The engineer sent out is Mr. Fernand Guilland, Ingenieur E. N. I. A. (1903). He holds a much coveted medal from the Minister of Agriculture for practical work. He had previously been sent by Messieurs Barbet to Venezuela, Central America, South America and other distant parts of the world. He has come here after fitting up and working a new distillery in North France. He is a practical engineer, an able mechanic and he has the secrets of the distilling industry at his fingers' ends. His views of the possibilities of toddy are most encouraging and hopeful. He is confident of producing a liquor similar to Whiskey and another similar to Brandy. Of course, he has rum, motor spirits, rectified spirit and methylated spirits as inevitable products on his programme. Machinery for the latter have already been indented for.
tells me that the distillery is equal to the best models in Europe and of course it is the best of the largest producing distillery in all Asia. It is built on Rockland Estate in Beruwala, about a mile and a half from Colombo-Galle road and can be reached by motor. The building is all of concrete and is four storey's high. It stands in the slope of a hill. At the foot of the hill is a small building and one can hear the palpitation of an engine there and there too the electricity is generated by which the whole premises is lighted. At the top of the hill is a third building. This is where the toddy is collected.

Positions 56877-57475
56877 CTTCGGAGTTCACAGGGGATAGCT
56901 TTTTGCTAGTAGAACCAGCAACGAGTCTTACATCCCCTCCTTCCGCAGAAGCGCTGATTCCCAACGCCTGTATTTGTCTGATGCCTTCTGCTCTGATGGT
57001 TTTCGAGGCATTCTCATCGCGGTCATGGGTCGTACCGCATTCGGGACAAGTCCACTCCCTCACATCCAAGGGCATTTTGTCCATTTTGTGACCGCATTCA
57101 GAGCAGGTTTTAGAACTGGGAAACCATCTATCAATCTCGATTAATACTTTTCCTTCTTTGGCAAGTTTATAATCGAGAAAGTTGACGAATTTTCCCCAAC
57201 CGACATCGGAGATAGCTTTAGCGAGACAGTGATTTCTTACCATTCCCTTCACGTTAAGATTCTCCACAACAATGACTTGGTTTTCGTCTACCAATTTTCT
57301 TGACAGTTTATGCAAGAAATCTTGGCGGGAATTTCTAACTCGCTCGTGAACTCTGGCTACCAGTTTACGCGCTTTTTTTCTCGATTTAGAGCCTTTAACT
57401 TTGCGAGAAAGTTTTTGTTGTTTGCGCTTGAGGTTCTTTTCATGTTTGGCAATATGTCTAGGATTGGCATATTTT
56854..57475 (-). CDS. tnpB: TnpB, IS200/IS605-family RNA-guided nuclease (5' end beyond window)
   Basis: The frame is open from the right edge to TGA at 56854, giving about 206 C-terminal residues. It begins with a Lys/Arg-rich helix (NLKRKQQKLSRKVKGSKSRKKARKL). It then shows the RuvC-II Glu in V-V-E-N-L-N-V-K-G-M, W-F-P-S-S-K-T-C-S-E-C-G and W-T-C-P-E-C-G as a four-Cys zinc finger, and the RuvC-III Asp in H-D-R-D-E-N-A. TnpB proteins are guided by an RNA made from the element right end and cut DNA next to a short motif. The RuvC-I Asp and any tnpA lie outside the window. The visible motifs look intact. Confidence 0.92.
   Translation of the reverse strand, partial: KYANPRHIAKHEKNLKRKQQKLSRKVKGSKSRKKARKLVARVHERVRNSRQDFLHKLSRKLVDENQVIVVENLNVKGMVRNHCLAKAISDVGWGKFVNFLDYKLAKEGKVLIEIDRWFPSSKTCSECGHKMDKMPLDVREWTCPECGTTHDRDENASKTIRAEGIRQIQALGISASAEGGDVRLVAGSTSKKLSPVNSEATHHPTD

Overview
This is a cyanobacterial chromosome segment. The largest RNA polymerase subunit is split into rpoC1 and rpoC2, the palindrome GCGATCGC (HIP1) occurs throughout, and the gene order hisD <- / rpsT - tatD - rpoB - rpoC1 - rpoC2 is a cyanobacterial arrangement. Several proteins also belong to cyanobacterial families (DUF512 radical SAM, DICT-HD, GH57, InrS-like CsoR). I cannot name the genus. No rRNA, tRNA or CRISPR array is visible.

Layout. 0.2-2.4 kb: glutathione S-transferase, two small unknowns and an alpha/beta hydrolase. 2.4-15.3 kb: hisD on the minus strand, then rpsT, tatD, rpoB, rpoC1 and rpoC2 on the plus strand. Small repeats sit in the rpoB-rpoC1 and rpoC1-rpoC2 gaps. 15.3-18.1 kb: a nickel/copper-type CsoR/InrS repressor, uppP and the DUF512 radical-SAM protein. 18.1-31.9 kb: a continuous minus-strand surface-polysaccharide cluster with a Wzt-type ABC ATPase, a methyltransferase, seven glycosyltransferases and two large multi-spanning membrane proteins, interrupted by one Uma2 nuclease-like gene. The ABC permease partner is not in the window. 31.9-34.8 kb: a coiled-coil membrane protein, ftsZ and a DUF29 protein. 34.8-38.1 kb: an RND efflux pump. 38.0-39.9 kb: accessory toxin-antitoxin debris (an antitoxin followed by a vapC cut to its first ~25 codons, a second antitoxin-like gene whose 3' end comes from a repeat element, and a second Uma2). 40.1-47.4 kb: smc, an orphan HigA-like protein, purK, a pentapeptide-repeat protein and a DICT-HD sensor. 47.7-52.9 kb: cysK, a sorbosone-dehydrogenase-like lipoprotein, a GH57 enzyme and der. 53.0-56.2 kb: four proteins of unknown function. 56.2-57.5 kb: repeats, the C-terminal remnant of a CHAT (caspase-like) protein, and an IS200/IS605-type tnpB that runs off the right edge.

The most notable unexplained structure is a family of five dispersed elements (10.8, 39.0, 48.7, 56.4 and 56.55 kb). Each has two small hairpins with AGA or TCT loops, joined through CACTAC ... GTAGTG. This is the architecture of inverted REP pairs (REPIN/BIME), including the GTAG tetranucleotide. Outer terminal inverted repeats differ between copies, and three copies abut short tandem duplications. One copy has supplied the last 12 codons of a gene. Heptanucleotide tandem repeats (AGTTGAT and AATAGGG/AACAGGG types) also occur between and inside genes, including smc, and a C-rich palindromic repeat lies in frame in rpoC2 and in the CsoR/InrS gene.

The stills proper consist of two large big columns, all of copper, ponderously and showingly riveted. Large brass knobs produce at intervals. It all reminds of the fittings of a ship. These columns are two separate stills. We will follow one. The column is fixed on the ground floor but pierces the floor above where it is joined by a second column, where the pasteurizing takes place and by a condenser. From the latter issue tubes which communicate with two glass cylinders in which a liquid is seen to pour out as from a little tap. This is arrack. The liquid in one cylinder is by means of a hydrometer float, shown to be absolute pure alcohol and the liquid in the other is arrack with certain impurities but this liquid is re-passed through the still and made to issue forth as immaculately pure an alcohol as in the other cylinder.
That is briefly the fitting of the distillery machinery. The working of it is
Almost a Romance.
The engine at the foot of the pumps water from a natural reservoir into a tank hardby and while it does that, it also raises the water in the tank, through a line of pipes right up to the fourth floor- a considerable height- where there is a large tank to receive this water. The water runs down from here to the various engines and machinery cooling the heated parts and ultimately having itself acquired a high temperature, it is turned into the boiler which is located in an outhouse and which supplies the steam for the still.
From the toddy house from the top of the hill, toddy is made to flow by gravity, through a line of overhead pipes, to the third floor of the distillery, where is a tank to receive it and warm it. The toddy next finds it way into the still-the copper column – but it does not pour in a spout, but, by dropping through a number of perforated sheets it ultimately comes down in a shower of drops as through the flower of a watering can. And as the shower of toddy rains down the heated column the steam assails each individual drop in mid-air and in a twinkle vaporizes it.